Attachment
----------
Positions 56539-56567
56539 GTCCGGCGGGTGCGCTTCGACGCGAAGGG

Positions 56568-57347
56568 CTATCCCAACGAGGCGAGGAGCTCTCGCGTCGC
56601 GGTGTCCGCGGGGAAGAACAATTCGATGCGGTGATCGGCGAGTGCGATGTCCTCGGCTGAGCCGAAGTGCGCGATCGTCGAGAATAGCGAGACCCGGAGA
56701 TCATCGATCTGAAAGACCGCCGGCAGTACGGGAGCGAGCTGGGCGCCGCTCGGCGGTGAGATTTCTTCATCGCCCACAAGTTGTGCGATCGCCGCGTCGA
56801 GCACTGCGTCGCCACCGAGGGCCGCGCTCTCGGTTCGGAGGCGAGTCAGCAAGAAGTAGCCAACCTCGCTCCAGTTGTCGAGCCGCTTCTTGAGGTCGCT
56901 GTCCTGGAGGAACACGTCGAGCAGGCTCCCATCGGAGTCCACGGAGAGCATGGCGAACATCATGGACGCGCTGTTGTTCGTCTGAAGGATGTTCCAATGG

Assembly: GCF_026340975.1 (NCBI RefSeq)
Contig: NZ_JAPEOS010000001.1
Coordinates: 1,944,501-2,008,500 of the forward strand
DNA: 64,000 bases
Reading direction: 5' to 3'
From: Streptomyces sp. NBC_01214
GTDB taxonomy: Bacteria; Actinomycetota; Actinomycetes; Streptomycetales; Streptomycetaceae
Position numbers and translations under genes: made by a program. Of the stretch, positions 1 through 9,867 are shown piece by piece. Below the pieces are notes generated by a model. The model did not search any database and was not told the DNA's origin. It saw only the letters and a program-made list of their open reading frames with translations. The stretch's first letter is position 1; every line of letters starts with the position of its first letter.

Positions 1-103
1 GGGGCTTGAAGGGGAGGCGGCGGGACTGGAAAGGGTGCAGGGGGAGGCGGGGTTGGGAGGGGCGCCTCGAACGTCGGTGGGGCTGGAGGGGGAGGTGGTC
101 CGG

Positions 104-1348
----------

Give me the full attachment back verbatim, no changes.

Positions 56539-56567
56539 GTCCGGCGGGTGCGCTTCGACGCGAAGGG

Positions 56568-57347
56568 CTATCCCAACGAGGCGAGGAGCTCTCGCGTCGC
56601 GGTGTCCGCGGGGAAGAACAATTCGATGCGGTGATCGGCGAGTGCGATGTCCTCGGCTGAGCCGAAGTGCGCGATCGTCGAGAATAGCGAGACCCGGAGA
56701 TCATCGATCTGAAAGACCGCCGGCAGTACGGGAGCGAGCTGGGCGCCGCTCGGCGGTGAGATTTCTTCATCGCCCACAAGTTGTGCGATCGCCGCGTCGA
56801 GCACTGCGTCGCCACCGAGGGCCGCGCTCTCGGTTCGGAGGCGAGTCAGCAAGAAGTAGCCAACCTCGCTCCAGTTGTCGAGCCGCTTCTTGAGGTCGCT
56901 GTCCTGGAGGAACACGTCGAGCAGGCTCCCATCGGAGTCCACGGAGAGCATGGCGAACATCATGGACGCGCTGTTGTTCGTCTGAAGGATGTTCCAATGG

Assembly: GCF_026340975.1 (NCBI RefSeq)
Contig: NZ_JAPEOS010000001.1
Coordinates: 1,944,501-2,008,500 of the forward strand
DNA: 64,000 bases
Reading direction: 5' to 3'
From: Streptomyces sp. NBC_01214
GTDB taxonomy: Bacteria; Actinomycetota; Actinomycetes; Streptomycetales; Streptomycetaceae
Position numbers and translations under genes: made by a program. Of the stretch, positions 1 through 9,867 are shown piece by piece. Below the pieces are notes generated by a model. The model did not search any database and was not told the DNA's origin. It saw only the letters and a program-made list of their open reading frames with translations. The stretch's first letter is position 1; every line of letters starts with the position of its first letter.

Positions 1-103
1 GGGGCTTGAAGGGGAGGCGGCGGGACTGGAAAGGGTGCAGGGGGAGGCGGGGTTGGGAGGGGCGCCTCGAACGTCGGTGGGGCTGGAGGGGGAGGTGGTC
101 CGG

Positions 104-1348